How to know your blood type: The blood typing test
If you don’t know your blood group type, you can find out by running a blood typing test.
A blood typing test is a test carried out to determine a person’s blood type. It involves mixing a sample of your blood with antibodies against type A and B to see whether the blood will react with any of the antibodies.
Why blood typing is done
There are different reasons why hospitals carry out blood type tests. The primary reasons for carrying out blood typing include:
- To find out a person’s blood group type
- To find out if a person can donate or receive blood from another
- To find out if a person has the Rh-antigen present on the surface of their red blood cell - this is important for pregnant people and will help prevent rhesus factor complications.
How blood type test is done: The procedure
Blood typing tests can be performed at a medical diagnostic center or a hospital laboratory. Below are the procedures involved in doing a blood typing test:
- The clinician or laboratory personnel will start by prepping you for blood sample collection.
- They will clean your skin with an antiseptic and then wrap a band around your arms so that your veins will become more visible.
- They will then use a needle to draw a small sample of your blood.
- A cotton bud or bandage will be placed over the puncture site after drawing blood to reduce bleeding.
- You may need to apply pressure with your finger over the site to stop the bleeding (do not rub).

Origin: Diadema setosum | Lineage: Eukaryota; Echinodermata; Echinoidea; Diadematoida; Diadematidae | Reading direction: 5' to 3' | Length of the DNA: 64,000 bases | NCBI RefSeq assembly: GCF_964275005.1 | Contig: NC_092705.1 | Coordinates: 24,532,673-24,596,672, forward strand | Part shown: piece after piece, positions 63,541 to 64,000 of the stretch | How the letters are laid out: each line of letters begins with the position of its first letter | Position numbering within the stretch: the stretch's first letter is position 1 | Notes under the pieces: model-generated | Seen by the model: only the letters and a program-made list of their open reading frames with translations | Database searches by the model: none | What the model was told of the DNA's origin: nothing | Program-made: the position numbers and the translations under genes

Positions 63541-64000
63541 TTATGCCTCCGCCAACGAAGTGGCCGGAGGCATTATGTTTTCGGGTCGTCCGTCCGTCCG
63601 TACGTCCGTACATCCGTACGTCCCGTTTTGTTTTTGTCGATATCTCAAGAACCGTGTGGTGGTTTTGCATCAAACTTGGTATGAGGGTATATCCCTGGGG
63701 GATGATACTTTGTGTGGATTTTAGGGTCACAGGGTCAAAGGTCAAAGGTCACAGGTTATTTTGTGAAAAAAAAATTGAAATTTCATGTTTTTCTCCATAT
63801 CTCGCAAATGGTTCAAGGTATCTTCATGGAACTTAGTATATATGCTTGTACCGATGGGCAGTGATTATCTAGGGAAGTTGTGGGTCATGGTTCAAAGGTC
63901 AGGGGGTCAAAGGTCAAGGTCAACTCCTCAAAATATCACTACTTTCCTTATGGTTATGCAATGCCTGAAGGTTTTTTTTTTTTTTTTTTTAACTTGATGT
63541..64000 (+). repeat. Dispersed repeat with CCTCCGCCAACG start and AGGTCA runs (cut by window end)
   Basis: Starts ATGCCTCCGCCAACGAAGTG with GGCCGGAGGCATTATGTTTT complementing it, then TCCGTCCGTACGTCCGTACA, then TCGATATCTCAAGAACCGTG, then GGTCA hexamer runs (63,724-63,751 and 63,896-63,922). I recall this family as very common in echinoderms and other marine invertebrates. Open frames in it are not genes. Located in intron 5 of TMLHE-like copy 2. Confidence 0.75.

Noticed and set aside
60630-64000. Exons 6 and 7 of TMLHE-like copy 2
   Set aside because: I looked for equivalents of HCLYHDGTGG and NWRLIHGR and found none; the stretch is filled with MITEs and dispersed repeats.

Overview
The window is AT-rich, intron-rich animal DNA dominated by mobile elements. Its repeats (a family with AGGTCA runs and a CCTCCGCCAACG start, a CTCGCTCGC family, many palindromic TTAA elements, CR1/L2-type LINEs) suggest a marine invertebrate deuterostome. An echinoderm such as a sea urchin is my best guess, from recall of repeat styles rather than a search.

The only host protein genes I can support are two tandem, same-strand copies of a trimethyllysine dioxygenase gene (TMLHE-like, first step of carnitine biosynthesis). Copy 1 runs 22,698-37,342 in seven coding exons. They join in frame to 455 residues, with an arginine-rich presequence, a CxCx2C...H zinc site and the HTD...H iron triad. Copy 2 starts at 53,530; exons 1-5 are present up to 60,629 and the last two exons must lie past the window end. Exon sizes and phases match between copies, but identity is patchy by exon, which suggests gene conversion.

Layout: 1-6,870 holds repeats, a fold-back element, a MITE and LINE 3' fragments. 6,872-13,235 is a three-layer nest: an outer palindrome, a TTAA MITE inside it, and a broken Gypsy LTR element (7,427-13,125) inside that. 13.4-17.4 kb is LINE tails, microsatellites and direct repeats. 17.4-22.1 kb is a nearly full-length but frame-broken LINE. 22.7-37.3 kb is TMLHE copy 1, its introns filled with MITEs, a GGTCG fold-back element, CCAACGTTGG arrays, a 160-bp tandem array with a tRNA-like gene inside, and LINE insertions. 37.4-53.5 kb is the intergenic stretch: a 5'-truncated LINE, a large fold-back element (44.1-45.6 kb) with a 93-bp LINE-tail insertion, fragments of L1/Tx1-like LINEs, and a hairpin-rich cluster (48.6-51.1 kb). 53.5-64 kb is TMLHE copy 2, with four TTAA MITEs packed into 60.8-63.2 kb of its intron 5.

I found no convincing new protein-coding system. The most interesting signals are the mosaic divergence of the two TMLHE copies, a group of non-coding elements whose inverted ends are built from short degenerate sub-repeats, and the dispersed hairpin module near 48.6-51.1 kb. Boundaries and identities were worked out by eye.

- The laboratory personnel will mix your blood sample with antibodies that attack the type A and B blood groups, respectively.
As shown on the blood type chart above, people with blood group A have anti-B antibodies on their blood plasma (their blood attacks B antibodies). In contrast, people with blood type B have anti-A antibodies (their blood attacks A antibodies).
The sign of incompatible blood types is clumping or agglutination. For people with blood type A, their blood will clump together when mixed with antibodies that are against type A blood, while for those with blood type B, their blood will clump together when mixed with antibodies that are against blood type B.
Also, to determine the presence or absence of Rh-antigen in your blood, a part of the blood sample will be mixed with an anti-Rh serum. If your blood doesn't clump together, it means you are Rh-negative. But, if it does clump together, it means you are Rh-positive.